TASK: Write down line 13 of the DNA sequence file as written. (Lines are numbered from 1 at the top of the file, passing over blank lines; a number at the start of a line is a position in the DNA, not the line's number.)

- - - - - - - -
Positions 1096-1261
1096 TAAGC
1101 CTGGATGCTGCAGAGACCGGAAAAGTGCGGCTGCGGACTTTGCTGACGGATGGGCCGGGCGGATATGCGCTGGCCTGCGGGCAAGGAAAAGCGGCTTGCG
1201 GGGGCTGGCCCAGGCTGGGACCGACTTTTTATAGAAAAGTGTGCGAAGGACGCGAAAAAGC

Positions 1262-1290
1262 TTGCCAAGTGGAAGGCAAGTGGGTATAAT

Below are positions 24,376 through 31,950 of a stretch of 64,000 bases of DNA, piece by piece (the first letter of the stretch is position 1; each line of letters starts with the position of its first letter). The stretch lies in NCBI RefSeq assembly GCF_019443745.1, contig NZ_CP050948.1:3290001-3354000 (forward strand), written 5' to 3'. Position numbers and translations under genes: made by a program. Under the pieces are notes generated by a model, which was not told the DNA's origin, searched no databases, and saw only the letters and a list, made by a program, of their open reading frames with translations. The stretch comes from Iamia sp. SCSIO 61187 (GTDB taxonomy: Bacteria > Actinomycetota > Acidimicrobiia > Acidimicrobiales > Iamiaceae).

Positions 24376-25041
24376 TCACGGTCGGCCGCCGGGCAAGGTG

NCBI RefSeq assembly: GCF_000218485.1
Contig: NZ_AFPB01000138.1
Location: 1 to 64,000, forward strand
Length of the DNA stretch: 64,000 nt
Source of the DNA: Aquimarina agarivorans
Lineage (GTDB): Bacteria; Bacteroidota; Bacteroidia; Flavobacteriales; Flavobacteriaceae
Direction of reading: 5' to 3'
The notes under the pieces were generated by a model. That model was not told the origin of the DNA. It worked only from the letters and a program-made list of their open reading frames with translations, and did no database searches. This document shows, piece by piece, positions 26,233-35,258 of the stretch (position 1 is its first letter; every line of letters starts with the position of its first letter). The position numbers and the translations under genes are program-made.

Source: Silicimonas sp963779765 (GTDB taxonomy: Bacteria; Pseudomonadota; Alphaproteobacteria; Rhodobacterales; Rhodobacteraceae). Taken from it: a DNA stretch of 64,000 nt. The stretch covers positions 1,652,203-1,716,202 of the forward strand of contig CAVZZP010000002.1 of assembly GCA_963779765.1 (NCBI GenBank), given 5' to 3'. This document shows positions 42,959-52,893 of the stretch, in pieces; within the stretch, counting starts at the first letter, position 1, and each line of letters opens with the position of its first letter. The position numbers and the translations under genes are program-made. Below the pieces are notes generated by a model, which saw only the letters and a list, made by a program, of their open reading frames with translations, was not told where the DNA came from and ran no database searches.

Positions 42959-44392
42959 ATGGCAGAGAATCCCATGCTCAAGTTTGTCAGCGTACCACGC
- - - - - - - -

Length of the DNA stretch: 64,000 nt